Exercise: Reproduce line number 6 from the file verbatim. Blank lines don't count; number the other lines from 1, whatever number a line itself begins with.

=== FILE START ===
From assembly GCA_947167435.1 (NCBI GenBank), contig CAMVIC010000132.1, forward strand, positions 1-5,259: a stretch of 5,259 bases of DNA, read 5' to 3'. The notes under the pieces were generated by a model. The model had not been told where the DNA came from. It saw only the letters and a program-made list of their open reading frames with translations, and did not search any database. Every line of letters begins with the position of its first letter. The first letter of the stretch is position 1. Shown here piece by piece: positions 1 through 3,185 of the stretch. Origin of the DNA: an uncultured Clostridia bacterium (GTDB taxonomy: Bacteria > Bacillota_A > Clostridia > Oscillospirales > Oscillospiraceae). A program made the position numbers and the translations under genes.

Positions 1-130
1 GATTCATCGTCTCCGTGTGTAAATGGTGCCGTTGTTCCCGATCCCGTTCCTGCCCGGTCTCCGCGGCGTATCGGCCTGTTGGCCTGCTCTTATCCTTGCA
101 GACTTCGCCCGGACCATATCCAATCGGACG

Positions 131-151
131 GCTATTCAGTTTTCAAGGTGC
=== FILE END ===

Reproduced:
131 GCTATTCAGTTTTCAAGGTGC